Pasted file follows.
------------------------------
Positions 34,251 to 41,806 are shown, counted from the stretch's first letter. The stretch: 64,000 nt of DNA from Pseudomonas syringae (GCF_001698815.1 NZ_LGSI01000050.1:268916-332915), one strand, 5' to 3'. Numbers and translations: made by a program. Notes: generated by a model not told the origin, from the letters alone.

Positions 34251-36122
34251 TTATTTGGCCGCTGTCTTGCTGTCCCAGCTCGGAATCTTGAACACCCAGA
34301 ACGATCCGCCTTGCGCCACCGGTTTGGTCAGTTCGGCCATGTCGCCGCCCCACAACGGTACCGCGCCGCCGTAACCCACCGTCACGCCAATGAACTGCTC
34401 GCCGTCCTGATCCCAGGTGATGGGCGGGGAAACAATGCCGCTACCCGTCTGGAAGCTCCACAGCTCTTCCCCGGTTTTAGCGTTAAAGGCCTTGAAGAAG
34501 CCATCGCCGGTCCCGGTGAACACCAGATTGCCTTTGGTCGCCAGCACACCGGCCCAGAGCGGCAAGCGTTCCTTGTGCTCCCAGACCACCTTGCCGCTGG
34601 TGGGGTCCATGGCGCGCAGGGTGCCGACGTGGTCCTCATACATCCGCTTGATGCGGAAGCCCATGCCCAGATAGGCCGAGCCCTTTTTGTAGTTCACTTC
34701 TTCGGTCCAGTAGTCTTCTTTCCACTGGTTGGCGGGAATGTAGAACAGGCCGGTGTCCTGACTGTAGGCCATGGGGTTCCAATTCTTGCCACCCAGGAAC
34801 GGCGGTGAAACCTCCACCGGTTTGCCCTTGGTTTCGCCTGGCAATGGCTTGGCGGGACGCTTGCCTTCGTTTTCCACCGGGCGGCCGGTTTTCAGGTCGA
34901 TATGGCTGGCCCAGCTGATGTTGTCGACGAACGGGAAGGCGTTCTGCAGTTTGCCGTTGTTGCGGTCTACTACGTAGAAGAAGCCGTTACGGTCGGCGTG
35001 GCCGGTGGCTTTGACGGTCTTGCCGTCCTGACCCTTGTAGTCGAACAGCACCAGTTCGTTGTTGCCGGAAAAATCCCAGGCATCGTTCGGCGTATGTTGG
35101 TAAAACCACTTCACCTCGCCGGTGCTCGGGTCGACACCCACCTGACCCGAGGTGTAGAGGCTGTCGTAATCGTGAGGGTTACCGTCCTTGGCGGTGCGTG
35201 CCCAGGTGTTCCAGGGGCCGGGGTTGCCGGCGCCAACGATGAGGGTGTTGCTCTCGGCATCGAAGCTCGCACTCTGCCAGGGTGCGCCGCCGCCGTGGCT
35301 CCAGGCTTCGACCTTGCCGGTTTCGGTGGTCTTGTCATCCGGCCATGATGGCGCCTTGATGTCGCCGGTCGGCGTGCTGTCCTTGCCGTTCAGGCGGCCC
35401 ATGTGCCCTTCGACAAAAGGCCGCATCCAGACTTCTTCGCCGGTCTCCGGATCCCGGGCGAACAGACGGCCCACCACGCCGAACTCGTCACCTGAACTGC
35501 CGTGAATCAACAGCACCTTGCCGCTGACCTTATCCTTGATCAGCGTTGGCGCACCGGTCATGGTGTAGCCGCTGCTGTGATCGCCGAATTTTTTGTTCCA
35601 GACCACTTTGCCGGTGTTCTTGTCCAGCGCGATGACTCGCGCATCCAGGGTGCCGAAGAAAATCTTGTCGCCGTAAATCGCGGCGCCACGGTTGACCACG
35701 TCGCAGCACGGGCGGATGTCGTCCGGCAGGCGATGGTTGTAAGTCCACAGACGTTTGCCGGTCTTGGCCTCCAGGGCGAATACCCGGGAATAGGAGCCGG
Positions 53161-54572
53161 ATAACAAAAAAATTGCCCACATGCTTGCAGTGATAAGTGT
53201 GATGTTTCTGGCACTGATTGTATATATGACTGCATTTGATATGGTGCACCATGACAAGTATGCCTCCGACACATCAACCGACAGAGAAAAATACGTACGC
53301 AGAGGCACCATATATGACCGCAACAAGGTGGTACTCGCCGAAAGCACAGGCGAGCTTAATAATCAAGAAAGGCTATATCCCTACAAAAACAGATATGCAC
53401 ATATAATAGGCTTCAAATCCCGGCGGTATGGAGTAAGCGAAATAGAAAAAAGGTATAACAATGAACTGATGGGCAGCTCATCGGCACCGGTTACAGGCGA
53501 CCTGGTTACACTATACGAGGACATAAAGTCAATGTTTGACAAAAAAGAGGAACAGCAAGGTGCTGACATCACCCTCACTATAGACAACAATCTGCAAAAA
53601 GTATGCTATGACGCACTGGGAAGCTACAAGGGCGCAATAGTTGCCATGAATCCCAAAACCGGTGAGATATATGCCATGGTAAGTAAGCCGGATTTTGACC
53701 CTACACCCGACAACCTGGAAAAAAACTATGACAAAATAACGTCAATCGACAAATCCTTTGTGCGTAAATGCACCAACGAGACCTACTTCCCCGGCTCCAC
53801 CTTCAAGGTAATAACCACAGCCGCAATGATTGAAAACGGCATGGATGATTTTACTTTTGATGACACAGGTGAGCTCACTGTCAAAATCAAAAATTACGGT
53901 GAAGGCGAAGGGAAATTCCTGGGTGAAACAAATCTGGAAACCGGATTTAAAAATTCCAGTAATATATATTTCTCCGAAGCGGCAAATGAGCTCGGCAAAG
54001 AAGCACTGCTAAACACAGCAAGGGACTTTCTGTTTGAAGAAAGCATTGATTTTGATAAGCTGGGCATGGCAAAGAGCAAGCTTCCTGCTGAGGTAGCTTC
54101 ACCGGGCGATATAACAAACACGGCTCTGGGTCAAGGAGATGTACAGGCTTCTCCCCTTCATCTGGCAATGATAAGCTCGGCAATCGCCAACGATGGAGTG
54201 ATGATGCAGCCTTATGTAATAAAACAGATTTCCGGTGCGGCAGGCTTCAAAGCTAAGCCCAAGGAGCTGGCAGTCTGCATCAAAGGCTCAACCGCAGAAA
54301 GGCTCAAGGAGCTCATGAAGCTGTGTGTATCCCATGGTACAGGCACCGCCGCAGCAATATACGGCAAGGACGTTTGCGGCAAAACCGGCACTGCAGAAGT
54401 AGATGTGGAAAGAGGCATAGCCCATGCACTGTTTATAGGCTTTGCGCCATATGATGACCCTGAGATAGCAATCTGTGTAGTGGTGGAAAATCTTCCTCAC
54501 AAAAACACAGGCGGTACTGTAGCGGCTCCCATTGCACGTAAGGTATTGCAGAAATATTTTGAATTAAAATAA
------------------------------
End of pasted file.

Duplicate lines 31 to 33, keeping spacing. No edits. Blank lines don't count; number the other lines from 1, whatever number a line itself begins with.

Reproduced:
54201 ATGATGCAGCCTTATGTAATAAAACAGATTTCCGGTGCGGCAGGCTTCAAAGCTAAGCCCAAGGAGCTGGCAGTCTGCATCAAAGGCTCAACCGCAGAAA
54301 GGCTCAAGGAGCTCATGAAGCTGTGTGTATCCCATGGTACAGGCACCGCCGCAGCAATATACGGCAAGGACGTTTGCGGCAAAACCGGCACTGCAGAAGT
54401 AGATGTGGAAAGAGGCATAGCCCATGCACTGTTTATAGGCTTTGCGCCATATGATGACCCTGAGATAGCAATCTGTGTAGTGGTGGAAAATCTTCCTCAC